Pentecost 23: 31 October 2 Thessalonians 1:1-4, 11-12
This is the second letter to the Christians at Thessalonica, but, unlike the first, it is not altogether without controversy with regard to authorship. Many see it as a letter penned at a later date by someone other than Paul who seeks to protect Paul's heritage and keep it alive as he sees it. It takes a different track on the future from 1 Thessalonians and may be seeking to rebalance what was said there. Be that as it may - and many do find the authentic Paul, here - we have just two snippets of the opening of the letter from the beginning and end of chapter 1. Much of these 6 verses reflects the formal letter structure, but within it are some core statements of faith and hope.
Before turning to them however and because context is important we cannot simply ignore 1:5-10. We soon see why the Lectionary planners decided we should skip over these verses. The author seeks to comfort the afflicted Thessalonians by assuring them that those who afflict them will be terribly afflicted themselves when Christ returns. One wonders where good news and generosity have gone when the author resorts to what is a form of comfort with the thought of vengeance, even if it is allegedly divine. Love definitely takes second place in such schemes and if we dwell on them, we find all our words about compassion and love begin to unravel, because they are secondary. We can just as easily slip in and out of gospel mode today. At most one can say that these are often the responses of people facing severe danger and deprivation, a kind of spiritual terrorism. We need to understand the pain behind such strategies without agreeing with them - unless that is also part of our theology.
The greeting (1:1-2) is almost identical to that used in many other letters of Paul or of those attributed to him and reflects a standard approach of the time. The opening "X to Y, Hi!" contains a standard expansion where the "Hi!" includes the words, "grace" and "peace", reflecting what was originally a Jewish form. The "grace" and the "peace" now receive their definition from Jesus. Both are revolutionary words. "Grace" is generosity beyond bounds and "peace" is wholeness and goodness of life. For what more could one wish? What could be more challenging and confronting?
The thanksgiving (1:3-12) is also a standard component of letters and usually includes assurance of prayers, as here in 1:11-12. Alas the creative new element is largely what we leave out (1:5-10) but also includes elements of 1:3-4. The concrete references come when we look at what becomes the focus of thanksgiving. Here it is "faith" (1:3), which will mean more than coming to faith. It also has an aspect of continuing faithfulness. This will be much more than adhering still to a belief system. It is obviously something costly for which these people put their lives in danger. They are in fact growing in their faith - none of the modern trend to look on faith as something which gained one entry to a status or a future heaven and counting for little in real life!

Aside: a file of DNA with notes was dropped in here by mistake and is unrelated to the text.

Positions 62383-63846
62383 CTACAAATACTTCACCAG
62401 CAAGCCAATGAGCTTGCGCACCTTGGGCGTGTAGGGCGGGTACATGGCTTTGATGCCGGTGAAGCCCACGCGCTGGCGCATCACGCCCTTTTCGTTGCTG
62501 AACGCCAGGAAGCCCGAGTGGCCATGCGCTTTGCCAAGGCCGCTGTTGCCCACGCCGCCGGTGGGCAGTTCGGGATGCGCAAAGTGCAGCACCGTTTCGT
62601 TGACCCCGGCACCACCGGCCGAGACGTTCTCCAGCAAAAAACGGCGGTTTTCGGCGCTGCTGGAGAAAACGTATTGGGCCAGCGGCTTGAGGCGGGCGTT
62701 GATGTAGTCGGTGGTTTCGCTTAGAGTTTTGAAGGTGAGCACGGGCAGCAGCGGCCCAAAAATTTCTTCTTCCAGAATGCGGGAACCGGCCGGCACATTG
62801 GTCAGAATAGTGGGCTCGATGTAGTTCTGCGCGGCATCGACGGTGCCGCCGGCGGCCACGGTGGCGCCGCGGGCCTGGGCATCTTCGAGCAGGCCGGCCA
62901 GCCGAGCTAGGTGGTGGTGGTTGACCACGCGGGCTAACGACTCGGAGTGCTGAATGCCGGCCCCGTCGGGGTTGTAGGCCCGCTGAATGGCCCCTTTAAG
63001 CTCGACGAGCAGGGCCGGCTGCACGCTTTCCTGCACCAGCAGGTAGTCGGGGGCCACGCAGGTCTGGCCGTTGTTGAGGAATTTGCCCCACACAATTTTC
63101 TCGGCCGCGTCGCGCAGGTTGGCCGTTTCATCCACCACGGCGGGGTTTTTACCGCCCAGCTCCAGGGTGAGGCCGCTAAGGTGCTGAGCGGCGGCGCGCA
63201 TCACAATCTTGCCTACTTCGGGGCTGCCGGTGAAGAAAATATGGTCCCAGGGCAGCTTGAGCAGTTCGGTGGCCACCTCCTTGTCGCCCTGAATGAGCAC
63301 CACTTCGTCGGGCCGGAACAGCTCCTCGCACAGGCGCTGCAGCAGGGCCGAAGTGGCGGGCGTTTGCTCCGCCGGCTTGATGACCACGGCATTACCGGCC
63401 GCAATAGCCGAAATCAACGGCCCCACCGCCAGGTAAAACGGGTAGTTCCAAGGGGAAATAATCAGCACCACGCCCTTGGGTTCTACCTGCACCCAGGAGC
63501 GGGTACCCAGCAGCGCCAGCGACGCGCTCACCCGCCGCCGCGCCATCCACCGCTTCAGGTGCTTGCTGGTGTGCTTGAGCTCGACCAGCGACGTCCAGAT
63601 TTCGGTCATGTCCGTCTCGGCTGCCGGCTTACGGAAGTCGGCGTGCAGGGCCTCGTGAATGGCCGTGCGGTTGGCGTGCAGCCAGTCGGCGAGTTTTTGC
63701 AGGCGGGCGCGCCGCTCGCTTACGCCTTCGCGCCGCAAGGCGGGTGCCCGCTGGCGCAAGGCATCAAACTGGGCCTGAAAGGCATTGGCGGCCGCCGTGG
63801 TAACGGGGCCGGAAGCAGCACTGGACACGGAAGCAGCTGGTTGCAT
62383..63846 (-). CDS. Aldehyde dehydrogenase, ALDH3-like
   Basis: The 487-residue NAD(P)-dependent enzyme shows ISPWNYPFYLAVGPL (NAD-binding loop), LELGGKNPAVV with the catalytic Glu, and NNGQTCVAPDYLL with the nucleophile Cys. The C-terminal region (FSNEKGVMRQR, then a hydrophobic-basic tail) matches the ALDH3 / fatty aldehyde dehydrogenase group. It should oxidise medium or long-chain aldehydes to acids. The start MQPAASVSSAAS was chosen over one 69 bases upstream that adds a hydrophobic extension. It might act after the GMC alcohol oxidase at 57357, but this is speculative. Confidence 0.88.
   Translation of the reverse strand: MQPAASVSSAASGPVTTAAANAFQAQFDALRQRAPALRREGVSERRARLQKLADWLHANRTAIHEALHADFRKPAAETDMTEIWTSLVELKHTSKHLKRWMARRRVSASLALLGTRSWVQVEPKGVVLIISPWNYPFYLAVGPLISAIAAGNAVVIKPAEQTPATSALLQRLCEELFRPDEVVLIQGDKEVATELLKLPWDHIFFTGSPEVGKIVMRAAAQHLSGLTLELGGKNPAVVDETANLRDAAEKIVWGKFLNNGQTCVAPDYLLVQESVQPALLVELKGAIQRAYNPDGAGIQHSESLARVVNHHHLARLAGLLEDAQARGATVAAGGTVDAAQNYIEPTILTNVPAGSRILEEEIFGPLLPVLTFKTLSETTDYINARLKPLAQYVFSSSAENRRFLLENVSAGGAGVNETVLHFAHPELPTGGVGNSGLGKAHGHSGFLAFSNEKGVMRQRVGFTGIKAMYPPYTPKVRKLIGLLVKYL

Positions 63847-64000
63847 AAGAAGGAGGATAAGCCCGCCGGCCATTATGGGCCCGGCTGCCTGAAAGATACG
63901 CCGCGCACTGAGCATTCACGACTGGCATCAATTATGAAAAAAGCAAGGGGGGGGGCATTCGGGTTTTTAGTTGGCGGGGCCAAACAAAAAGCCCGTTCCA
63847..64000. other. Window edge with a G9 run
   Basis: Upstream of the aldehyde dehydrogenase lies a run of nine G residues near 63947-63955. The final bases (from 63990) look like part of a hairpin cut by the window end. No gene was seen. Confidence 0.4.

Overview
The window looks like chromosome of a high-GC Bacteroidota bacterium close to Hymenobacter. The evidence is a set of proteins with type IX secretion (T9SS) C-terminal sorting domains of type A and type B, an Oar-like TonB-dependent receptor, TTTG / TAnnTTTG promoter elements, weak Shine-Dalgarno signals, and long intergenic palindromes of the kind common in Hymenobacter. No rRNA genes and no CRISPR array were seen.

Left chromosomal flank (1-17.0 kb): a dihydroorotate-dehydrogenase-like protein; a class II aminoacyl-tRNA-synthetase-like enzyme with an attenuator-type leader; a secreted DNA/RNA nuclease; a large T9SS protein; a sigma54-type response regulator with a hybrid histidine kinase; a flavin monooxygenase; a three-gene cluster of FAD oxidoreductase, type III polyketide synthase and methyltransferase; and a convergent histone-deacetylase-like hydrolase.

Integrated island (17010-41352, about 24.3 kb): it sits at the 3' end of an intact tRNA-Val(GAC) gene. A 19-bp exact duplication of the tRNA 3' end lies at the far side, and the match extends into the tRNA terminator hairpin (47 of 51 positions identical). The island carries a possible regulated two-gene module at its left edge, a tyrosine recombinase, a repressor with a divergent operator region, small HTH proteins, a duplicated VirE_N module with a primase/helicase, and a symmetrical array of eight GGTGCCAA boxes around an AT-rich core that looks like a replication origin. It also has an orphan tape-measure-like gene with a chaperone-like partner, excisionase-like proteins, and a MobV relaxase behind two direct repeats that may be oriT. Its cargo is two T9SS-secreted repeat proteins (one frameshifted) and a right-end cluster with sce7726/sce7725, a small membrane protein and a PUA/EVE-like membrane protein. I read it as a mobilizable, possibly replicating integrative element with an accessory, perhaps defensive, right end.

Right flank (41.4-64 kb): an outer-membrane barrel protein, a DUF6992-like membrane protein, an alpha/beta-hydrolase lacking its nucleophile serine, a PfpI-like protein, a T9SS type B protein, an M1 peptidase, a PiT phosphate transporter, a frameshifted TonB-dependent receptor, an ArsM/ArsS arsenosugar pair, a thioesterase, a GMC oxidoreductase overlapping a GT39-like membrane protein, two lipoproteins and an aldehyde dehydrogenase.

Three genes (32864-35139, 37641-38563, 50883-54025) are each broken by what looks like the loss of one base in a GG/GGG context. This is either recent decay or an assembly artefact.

The other object of thanksgiving is love. This one might expect given the centrality of love and grace to the gospel. Here the focus is limited: love for one another. Perhaps that reflects the pressure. They are forced into a situation of surviving with little space to think of loving beyond their own circle. But it is very dangerous and spawns what follows in 1:5-10. 1:4 then reassures the Thessalonians that the authors are proud of them and acknowledge their sticking with it despite sufferings.
We skip down to 1:11 where another standard element of the Thanksgiving section occurs, namely the assurance of prayer. To be made worthy of one's calling appears to mean something like: to help you to measure up to what it demands by becoming the kind of person it requires. That of course depends on human response to God's work in us, but it assumes that the life and agenda of God is directed towards producing good intentions and good deeds. Goodness is a helpful and very human way of understanding God's grace. It is not a sterile morality which does nothing wrong (and does no one much good either), but a dynamic ("in power") movement of the Spirit to produce in us the fruit of love in both attitude and action - strong enough even to undo the vengeance motif in 1:5-10!
The glorification of Christ or of God relies less on what we sing or say than on what we actually do and how we live. "Glory" is a way of speaking about God's aura or being. In such contexts glorification is more than praise. It is recognition of God's being and presence. 1:12 also suggests we might be glorified, but again we should probably see that less in terms of the heaping up of praise and rewards and more in terms of being surrounded with the being and goodness of God in ways that are plain to see. The Thessalonians appear to be faced with anything but glorification in their situation, so this is reassurance. The author ends the chapter where he began: with the grace of God. God's goodness and generosity is the foundation. Under pressure we are wont to go for easier alternatives which give up such a foundation. But only in such grace is there also peace for us and for our world.
Gospel: Pentecost 23: 31 October Luke 19:1-10
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